American Association for Clinical Chemistry
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NACB - Scientific Shorts
NACB - Scientific Shorts (formerly NACB Blog)
By William E. Winter, MD, DABCC, FACB
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This case has been edited so that the patient is de-identified. The patient was a prepubertal girl with a learning and social disability for which she was receiving non-traditional treatments. Her vitamin B12 level was found to be greater than 50,000 pg/mL with an upper limit of the reference interval being 1200 pg/mL. How could her vitamin B12 level be so high and what effects could this have on the child?

Response: For unclear reasons, the child was receiving more than 20 mg of vitamin B12 injected at least 3 times per week (note: there is no medicinally accepted reason to treat learning and social disability with vitamin B12). While vitamin B12 is not generally toxic even at very high concentrations, high B12 levels can be seen in a number of pathologic conditions. The list below provides the upper limits of vitamin B12 levels reported in a number of pathologic conditions (1):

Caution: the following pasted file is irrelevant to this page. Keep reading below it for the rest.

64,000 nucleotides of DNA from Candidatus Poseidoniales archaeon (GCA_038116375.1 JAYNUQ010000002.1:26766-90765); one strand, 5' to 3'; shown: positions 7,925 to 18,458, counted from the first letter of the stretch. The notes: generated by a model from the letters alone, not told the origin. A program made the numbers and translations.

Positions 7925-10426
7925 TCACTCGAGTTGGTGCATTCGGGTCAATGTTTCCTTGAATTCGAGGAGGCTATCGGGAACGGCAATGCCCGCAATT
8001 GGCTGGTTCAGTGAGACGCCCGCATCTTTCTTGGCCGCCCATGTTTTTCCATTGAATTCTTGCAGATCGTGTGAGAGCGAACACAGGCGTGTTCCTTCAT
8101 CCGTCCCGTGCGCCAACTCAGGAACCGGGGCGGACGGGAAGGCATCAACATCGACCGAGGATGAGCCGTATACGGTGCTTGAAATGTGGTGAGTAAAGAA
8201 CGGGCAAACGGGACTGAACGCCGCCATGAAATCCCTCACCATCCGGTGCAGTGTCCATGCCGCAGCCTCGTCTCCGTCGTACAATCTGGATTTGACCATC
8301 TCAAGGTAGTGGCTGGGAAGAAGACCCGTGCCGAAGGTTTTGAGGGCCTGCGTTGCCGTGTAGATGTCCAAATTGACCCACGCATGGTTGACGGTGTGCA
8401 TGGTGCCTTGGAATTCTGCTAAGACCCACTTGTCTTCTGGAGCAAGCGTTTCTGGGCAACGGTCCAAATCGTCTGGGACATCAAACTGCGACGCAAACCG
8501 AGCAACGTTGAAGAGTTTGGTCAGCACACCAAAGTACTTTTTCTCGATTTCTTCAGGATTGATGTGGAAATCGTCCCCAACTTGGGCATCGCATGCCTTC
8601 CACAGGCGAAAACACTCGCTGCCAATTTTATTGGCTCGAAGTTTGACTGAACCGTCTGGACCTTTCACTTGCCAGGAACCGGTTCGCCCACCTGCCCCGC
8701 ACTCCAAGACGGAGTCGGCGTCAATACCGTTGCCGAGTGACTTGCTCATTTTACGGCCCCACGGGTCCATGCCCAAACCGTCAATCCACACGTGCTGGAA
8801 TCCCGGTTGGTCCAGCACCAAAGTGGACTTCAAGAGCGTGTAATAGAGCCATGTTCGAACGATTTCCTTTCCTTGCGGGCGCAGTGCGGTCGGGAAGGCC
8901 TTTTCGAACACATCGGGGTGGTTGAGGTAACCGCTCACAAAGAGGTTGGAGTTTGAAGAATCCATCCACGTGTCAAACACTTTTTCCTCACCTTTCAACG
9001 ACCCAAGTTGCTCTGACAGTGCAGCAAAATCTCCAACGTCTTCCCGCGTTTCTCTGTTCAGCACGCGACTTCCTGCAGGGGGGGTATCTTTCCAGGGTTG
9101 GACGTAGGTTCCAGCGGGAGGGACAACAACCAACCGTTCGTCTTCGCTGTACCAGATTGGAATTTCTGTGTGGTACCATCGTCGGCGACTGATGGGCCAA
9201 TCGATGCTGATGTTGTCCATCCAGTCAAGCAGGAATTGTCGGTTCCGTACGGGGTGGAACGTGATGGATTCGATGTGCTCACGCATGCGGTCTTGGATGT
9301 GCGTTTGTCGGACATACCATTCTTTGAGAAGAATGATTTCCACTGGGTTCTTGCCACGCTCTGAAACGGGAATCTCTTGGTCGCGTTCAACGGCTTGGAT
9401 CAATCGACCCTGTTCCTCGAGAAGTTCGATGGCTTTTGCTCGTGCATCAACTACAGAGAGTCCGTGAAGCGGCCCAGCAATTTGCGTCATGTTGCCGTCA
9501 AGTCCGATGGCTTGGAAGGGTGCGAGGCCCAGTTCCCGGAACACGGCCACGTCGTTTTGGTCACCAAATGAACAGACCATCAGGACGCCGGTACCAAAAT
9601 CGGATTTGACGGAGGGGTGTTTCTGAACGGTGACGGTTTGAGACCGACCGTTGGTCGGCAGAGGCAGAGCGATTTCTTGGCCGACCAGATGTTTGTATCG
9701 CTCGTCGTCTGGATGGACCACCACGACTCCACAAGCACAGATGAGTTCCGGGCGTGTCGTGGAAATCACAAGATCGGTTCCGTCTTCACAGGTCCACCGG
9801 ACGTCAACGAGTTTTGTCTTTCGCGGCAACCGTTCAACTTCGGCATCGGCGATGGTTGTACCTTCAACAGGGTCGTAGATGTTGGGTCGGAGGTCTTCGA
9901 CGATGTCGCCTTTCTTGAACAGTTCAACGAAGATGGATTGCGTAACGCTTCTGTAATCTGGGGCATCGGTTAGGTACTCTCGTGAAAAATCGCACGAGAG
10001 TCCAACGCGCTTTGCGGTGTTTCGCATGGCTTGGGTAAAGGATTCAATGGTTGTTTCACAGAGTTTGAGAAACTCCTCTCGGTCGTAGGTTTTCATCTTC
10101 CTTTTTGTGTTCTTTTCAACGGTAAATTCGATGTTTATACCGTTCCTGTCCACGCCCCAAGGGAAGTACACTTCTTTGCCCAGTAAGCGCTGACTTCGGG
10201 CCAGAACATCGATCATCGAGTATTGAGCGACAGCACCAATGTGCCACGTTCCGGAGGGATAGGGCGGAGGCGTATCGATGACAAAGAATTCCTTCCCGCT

Highest vitamin B12 concentrations
Hypereosinophilia syndrome     10,000 - 25,000 pmol/L*
Metastatic liver disease                 "           "        "
Acute hepatitis                         5,000 - 10,000 pmol/L
Cirrhosis                                      "           "        "
Hepatocellular carcinoma               "           "       "
Chronic myelogenous leukemia
Cystic fibrosis                            2,500 - 5,000 pmol/L
Polycythemia vera                      1,000 - 2,500 pmol/L

*To convert SI units (pmol/L) to English units (pg/mL) divide pmol/L by 0.738.

 

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About the Author
William E. Winter, MD, DABCC, FACB
William E. Winter, MD, DABCC, FACB 
 

Reference

1. Ermensa AAM, Vlasveldb LT, Lindemansc J. Significance of elevated cobalamin (vitamin B12) levels in blood. Clinical Biochemistry 36 (2003) 585–590